Gizmo_2016_Pettit_HydroCoat_Eco_2_booster_test_cPanbo.jpgSo Gizmo’s port forward and starboard aft bottom quarters are painted with boosted Hydrocoat Eco and the other two quarters with regular formulation. That way the two types will get equal exposure to sun and the fresh water runoff that may be part of this harbor’s issue. Plus, any difference between the boosted and regular paint performance during the (possibly very long) season ahead should be visible on either side of the boat.

Gadget redo

Fatty_Knees_9_Gadget_redo_2016_aft_hatch_cutting_cPanbo.jpgYes, I cut large holes into the beautifully-built Fatty Knees 9 tender dubbed Gadget and permanently removed perfectly dry flotation, but please don’t call me nuts until you understand the whole scheme. The formerly waterproof aft and forward seats now contain a total of five PFDs with room for small gear plus an almost completely invisible but powerful bilge pump system.

Whale_Subersub_Smart_1212_micro_bilge_pump.jpgWhereas the Fatty Knees has an unusually full and deep keel, I was able to cut another hole low in the aft seat face such that the svelte Whale Supersub 1100 pump illustrated above fits inside the seat with its 2.4-inch wide strainer facing forward at nearly the lowest possible point. In hose testing the pump with its solid-state high bilge sensor drains the boat quickly and nearly completely, and I know that I’ll be able to get even closer to dry perfection by lifting the tender’s bow either from the dock or Gizmo’s swim platform.

Fatty_Knees_9_Gadget_redo_2016_aft_hatch_cPanbo.jpgYou can’t even see the pump strainer under the tender’s floor boards but the oars are hiding another hole where the solar panel output wire leads into the seat and then to the small battery box. I did refrain from permanently mounting the Vexilar T-Box WiFi fishfinder transducer that I’ve already used in Gadget to collect Navionics SonarChart data, because another hole in the transom seemed like one too many, but the Vexilar power cable is already wired to the battery and a temporary T-Box install will be easy.

The similarly solar-powered EasyBailer I’ve used in several tenders is still alive but it’s really nice not to have it cluttering Gadget along with the PFDs and other gear I can now stow under the Bomar hatches. This tender doesn’t have quite the flotation it was built with, but I’m pretty sure the 750 gph Supersub will take care of at least a partial swamping pretty well, though I’m not sure how far I’ll go to test the theory.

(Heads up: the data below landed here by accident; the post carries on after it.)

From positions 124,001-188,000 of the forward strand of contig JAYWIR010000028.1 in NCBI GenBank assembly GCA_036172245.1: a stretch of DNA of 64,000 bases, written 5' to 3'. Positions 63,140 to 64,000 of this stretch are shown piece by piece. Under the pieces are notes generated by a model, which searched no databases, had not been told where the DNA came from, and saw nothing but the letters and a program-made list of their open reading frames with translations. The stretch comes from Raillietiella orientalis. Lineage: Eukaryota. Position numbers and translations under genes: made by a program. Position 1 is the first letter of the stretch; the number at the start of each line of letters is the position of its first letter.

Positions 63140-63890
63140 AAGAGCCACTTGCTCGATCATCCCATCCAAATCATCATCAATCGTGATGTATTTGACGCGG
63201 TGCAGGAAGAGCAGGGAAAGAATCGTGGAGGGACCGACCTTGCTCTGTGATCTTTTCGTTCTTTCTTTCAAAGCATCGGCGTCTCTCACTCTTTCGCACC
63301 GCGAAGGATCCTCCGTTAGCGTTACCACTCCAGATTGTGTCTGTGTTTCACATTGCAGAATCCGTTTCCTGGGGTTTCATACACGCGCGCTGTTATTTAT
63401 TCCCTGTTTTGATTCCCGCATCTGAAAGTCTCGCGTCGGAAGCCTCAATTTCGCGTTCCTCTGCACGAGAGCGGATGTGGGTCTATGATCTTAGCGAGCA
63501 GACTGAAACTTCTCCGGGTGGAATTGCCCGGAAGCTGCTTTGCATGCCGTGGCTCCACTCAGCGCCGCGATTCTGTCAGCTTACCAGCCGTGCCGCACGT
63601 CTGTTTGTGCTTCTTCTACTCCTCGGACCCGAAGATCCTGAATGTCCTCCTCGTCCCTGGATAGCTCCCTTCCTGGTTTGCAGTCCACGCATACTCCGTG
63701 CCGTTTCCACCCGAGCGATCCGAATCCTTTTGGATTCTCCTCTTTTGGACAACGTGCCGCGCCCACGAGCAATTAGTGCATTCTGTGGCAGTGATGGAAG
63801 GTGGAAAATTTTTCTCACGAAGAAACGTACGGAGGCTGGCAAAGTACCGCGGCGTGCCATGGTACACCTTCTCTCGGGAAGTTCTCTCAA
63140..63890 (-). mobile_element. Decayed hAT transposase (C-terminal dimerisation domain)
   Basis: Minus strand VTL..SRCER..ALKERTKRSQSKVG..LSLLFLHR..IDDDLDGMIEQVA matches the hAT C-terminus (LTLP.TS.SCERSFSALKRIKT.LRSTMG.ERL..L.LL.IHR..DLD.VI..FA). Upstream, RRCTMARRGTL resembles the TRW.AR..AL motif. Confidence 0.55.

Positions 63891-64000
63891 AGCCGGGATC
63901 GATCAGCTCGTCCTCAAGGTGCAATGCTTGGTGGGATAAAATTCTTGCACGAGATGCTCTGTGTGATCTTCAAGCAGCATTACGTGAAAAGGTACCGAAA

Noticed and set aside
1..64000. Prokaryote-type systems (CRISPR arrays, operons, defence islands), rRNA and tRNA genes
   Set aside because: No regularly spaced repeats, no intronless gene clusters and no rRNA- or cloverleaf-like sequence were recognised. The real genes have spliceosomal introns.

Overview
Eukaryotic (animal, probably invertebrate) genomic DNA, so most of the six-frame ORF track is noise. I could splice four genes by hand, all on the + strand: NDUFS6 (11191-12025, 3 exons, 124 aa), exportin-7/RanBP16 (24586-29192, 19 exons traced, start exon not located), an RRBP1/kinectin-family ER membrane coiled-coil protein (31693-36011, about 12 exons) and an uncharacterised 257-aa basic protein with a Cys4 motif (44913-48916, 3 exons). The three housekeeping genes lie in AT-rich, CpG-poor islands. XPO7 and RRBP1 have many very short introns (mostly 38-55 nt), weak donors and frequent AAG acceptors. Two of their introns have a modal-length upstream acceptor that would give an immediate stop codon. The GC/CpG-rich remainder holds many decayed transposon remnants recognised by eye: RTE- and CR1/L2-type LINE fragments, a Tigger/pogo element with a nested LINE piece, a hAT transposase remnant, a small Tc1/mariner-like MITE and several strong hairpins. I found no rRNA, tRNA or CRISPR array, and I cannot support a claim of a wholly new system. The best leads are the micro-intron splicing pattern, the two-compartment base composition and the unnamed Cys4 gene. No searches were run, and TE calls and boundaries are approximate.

Ben Ellison

Ben Ellison

Panbo editor, publisher & chief bottlewasher from 4/2005 until 8/2018, and now pleased to have Ben Stein as a very able publisher, webmaster, and editing colleague. Please don't regard him as an "expert"; he's getting quite old and thinks that "fadiddling fumble-putz" is a more accurate description.

21 Responses

  1. Jeffrey Sandor says:

    One of my major beefs with boat yards is that they will never honor my request to be present when the boat is hauled so I can inspect the performance of the bottom paint. Clearly there are issues of timing and scheduling… but in 32 years I can count on one hand I was present when the boat came out of the water. One time when I wasn’t they ignored my drawing for sling placement and broke an irreplaceable thru hull for the B&G speedo.
    Even in this age of smart phone hi res camera… they can’t seem to bother to take some photos… to show to the owner.
    I find this very very annoying despite my polite pleadings to be present and why I want to be present.
    Boat yards couldn’t care less about these things… it’s all $$$ to them.

  2. Richard C says:

    In 20 years of boat ownership I think I got lucky three or four times and happened to show up as the boat was hauled. The yard refused to give me even a ball park idea when they had me on the haul out schedule – only told me the week of…. In one case I wanted to video tape the condition of the bottom as it came out of the water. Well, that pissed them off big time. After being repeatedly challenged about the video camera I told them I was recording in case they dropped the boat. That ended the conversation. The yard manager just didn’t have a sense of humor.

  3. Jeffrey, you obviously aren’t in the right boatyard. I asked the boatyard on the Chesapeake where I wintered my boat to let me know both the haul out and re-launch dates and times which they did. They also were very close on the times as my wait wasn’t too long.

  4. Ben Ellison Ben Ellison says:

    I have a lot of empathy for boatyards; the work can get wickedly complicated and/or unpredictable, and lot of us are pretty demanding customers, though in as different ways as our boats are different.